Why You Should Base Asset Allocations on Aftertax Dollars
The Wall Street Journal: Written by William Reichenstein, Powers Professor, on the benefits of calculating asset allocation using an aftertax framework.
Social Security 'Coordination' Biggest Advisor Opportunity
Nasdaq: Research by William Reichenstein on social security and retirement planning is credited in this article.
How to Boost Social Security Benefits for Surviving Spouses
Kiplinger: An article about social security benefits quoting professor of Finance, William Reichenstein.
Social Security: A Planning Paradox
Financial Advisor Magazine: Research by William Reichenstein on social security and retirement planning is credited in this article.
3 Social Security Scenarios Show Vastly Different Results
USA Today: Professor William Reichenstein is quoted in this article about strategies for social security and saving for retirement.
Spend Down or Gift Retirement Accounts? Here's Some Math
The Wall Street Journal: An article authored by William Reichenstein, Powers Professor, about retirement savings advice.
New Tool Aims to Optimize Retirement Withdrawals
Investment News: Column about how non-traditional drawdown strategies can improve tax efficiency and extend portfolio life cites research by William Reichenstein, Ph.D., professor and holder of The Pat and Thomas R. Powers Chair of Investment in Management in Baylor’s Hankamer School of Business.
Baylor Student-Managed Investment Fund Provides Contributions For Scholarships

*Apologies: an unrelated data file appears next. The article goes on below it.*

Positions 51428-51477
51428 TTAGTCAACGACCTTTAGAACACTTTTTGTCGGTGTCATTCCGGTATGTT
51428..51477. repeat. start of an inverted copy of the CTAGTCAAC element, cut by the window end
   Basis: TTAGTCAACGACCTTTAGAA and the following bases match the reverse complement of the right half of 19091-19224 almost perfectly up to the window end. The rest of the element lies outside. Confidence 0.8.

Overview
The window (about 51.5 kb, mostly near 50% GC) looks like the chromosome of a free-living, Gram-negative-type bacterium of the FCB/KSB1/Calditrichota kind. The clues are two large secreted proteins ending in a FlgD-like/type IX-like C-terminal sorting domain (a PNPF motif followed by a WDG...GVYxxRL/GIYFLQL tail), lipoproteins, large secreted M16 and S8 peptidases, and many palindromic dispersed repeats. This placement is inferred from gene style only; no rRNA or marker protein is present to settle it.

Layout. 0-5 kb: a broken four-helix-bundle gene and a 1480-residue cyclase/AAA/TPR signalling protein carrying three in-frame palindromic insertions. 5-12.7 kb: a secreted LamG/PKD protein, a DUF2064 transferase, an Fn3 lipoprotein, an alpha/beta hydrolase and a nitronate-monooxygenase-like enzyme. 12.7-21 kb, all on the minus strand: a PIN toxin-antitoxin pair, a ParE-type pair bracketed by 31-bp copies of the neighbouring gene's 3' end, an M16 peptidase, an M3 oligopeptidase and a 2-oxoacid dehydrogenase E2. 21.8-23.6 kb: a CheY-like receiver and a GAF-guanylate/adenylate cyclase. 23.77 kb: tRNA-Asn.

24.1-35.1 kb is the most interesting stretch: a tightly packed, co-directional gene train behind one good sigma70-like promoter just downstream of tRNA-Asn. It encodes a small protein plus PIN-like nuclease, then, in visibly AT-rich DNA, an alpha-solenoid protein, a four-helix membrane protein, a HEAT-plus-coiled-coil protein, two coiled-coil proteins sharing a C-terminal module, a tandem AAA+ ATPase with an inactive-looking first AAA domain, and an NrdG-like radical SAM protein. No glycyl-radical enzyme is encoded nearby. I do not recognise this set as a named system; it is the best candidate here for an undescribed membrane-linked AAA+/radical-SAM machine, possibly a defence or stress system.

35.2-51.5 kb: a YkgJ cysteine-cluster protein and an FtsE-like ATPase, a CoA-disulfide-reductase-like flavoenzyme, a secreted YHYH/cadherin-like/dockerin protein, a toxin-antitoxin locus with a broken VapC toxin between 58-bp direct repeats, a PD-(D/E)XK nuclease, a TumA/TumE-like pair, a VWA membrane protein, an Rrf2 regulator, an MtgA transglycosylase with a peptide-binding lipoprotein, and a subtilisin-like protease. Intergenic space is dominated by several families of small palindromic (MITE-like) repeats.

For the 13th consecutive year, Baylor University’s student-managed Philip M. Dorr Alumni & Friends Endowed Investment Fund has provided a generous financial contribution for student scholarships. A check in the amount of $180,000 was presented to Baylor Athletics at halftime of the Feb. 29 fourth-ranked Baylor women’s basketball game vs. Texas.
Options Still Available for Couples to Boost Social Security Benefits
Kiplinger: William Reichenstein, Ph.D., professor of finance in Baylor’s Hankamer School of Business, is quoted in an article about changes in social security benefits. “One-earner couples may lose the most under the new rules,” Reichenstein said. “With the new regimen, the cumulative lifetime benefits of these one-earner couples would be higher if they did not wait until age 70 to apply. These couples may be better off collecting a couple of years earlier.”
Tailored for Success
Wall Street Journal investment management expert Bill Reichenstein says, somewhere around the age of 50, it gets more difficult for Americans to find full-time employment. It often comes down to being over qualified.